Our products, and the raw materials used to make those products, generally have limited shelf lives. Our inventory levels are based, in part, on expectations regarding future sales. We may experience build-ups in inventory if sales slow. Any significant shortfall in sales may result in higher inventory levels of raw materials and finished products, thereby increasing the risk of inventory spoilage and corresponding inventory write-downs and write-offs. Cargo thefts and/or diversions, and economically or maliciously motivated product tampering on store shelves may occur, causing unexpected shortages, which may have a material impact on our operations.

We rely on third parties to source many of our raw materials, as well as to manufacture sterile, injectable products that we distribute. We maintain a strict program of verification and product testing throughout the ingredient sourcing and manufacturing process to identify potential counterfeit ingredients, adulterants, and

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toxic substances. Nevertheless, discovery of previously unknown problems with the raw materials or product manufacturing processes, or new data suggesting an unacceptable safety risk associated therewith, could result in a voluntary or mandatory withdrawal of the contaminated product from the marketplace, either temporarily or permanently. Any future recall or removal would result in additional costs and lost revenue, harm our reputation, and may give rise to product liability litigation.

A disruption at any of our main manufacturing facilities could materially and adversely affect our business, financial position, and results of operations.

Our manufacturing operations are concentrated in a few locations. See Item 1. Business - Manufacturing and Distribution for more information on our significant operations. A significant disruption at one or more of these facilities, whether it be due to fire, natural disaster, power loss, intentional acts of vandalism, war, terrorism, insufficient quality, or pandemic could materially and adversely affect our business.

In recent years, there has been increasing regulatory scrutiny of pharmaceutical manufacturers, resulting in product recalls, plant shutdowns and other required remedial actions. If any regulatory body were to require one or more of our significant manufacturing facilities to cease or limit production, our business could be adversely affected.

Any breach or disruption of our information systems could have a material adverse effect on our business.

Our systems, information, and operations, as well as our independent vendor relationships (where they support information technology and manufacturing infrastructure), are highly complex and vulnerable to disruption or damage from security breaches, hacking, data theft, denial of service attacks, human error, sabotage, industrial espionage, and computer viruses. Given our position in the pharmaceutical industry, we may be more likely to be a direct target, or an indirect casualty, of such events. While we continue to employ resources to monitor our systems and protect our infrastructure, these measures may prove insufficient depending upon the attack or threat posed. Risks include:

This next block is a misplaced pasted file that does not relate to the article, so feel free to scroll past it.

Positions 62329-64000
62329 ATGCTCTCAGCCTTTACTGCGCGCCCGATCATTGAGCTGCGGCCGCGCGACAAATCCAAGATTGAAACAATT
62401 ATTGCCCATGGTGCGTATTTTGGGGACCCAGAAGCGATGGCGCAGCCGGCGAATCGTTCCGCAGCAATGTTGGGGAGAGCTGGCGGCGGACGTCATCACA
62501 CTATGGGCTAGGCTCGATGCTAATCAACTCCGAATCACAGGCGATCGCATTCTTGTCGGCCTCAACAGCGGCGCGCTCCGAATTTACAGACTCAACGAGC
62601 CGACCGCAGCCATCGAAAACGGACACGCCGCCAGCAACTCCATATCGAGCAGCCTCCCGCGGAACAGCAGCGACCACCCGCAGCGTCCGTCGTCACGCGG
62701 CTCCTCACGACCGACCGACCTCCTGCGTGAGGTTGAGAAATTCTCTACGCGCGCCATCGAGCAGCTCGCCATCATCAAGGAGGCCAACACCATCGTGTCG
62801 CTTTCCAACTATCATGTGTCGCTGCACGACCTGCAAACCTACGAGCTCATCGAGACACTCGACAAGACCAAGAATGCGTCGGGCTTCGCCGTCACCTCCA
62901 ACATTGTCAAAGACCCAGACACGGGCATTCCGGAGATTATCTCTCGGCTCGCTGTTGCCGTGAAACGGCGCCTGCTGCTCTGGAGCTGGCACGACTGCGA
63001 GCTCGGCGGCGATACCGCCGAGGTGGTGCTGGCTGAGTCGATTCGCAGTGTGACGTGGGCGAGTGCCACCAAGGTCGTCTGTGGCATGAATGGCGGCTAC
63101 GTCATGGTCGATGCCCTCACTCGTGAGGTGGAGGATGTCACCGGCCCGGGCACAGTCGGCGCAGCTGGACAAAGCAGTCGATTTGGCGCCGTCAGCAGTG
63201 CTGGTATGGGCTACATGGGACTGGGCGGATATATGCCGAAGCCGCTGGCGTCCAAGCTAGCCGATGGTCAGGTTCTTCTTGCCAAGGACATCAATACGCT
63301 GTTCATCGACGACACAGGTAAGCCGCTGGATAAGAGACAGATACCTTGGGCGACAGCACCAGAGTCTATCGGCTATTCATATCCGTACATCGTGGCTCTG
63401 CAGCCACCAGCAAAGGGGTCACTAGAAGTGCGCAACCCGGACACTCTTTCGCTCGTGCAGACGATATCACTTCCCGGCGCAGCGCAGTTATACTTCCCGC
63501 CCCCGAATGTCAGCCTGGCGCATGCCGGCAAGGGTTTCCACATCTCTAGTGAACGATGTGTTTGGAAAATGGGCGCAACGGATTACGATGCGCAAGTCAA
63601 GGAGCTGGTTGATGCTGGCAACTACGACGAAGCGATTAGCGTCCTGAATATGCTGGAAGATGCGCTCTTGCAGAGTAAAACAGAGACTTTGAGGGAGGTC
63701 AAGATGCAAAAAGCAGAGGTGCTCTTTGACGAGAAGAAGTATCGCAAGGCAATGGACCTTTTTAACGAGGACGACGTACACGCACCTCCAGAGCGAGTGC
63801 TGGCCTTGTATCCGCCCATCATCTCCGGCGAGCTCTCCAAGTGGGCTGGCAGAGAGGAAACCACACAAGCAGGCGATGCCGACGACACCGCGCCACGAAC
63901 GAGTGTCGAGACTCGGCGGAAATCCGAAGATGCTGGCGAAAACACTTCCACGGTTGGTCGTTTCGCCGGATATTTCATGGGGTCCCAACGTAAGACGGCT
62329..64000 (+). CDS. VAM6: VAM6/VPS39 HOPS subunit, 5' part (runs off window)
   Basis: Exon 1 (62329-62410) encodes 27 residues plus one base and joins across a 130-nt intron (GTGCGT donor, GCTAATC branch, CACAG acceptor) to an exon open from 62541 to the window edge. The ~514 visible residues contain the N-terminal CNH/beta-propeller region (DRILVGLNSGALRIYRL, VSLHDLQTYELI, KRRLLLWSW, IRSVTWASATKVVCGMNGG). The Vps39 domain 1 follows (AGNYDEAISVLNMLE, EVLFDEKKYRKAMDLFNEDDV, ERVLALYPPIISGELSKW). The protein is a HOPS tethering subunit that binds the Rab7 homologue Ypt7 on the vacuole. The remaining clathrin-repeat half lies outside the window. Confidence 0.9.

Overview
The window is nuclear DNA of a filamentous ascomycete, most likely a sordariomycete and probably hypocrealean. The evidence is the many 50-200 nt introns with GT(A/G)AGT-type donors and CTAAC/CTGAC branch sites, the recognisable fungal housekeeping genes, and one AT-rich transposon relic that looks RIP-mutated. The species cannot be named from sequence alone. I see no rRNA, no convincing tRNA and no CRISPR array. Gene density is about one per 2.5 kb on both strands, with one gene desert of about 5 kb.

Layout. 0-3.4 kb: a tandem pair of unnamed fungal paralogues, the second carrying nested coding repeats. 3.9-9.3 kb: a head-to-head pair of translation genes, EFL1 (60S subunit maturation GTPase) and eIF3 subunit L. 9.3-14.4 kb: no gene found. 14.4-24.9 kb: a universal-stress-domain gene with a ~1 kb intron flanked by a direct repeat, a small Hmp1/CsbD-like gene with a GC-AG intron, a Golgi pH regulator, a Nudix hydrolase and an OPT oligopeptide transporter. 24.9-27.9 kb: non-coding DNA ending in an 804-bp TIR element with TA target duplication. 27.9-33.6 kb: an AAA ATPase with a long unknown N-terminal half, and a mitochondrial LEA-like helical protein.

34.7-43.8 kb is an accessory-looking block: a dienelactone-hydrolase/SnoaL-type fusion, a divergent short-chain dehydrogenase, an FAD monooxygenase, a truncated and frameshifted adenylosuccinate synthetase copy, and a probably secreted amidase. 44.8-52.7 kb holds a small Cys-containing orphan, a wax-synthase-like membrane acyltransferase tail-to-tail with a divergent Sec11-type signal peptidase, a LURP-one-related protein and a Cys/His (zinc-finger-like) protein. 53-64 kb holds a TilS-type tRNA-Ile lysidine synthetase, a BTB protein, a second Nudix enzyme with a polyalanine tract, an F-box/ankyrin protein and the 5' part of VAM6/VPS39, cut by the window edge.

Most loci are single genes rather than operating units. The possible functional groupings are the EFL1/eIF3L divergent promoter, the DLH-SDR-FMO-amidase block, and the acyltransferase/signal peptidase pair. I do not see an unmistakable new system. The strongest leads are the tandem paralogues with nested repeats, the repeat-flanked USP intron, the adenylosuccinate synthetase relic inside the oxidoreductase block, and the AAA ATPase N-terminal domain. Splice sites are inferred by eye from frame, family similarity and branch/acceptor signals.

Breaches or disruptions could impair our ability to develop, meet regulatory approval efforts for, produce, and/or ship products on a timely basis;
Any system issue, whether as a result of an intentional breach or a natural disaster, could damage our reputation and cause us to lose customers, experience lower sales volume, and incur significant liabilities; and
We could incur significant expense in addressing a disruption and in addressing related data security and privacy concerns.

Because our business depends upon certain customers for a significant portion of our sales, our business would be adversely affected by a disruption of our relationship with these customers or any material adverse change in these customers' business.

Sales to our largest customer, Walmart, comprised approximately 15% of fiscal year 2015 net sales. While no other customer individually comprised more than 10% of total net sales, we do have other significant customers. If our relationship with one or more of these other customers, including the terms for doing business with the customers, changes significantly, it could have a material adverse impact on us. See Item 1. Business - Significant Customers for more information.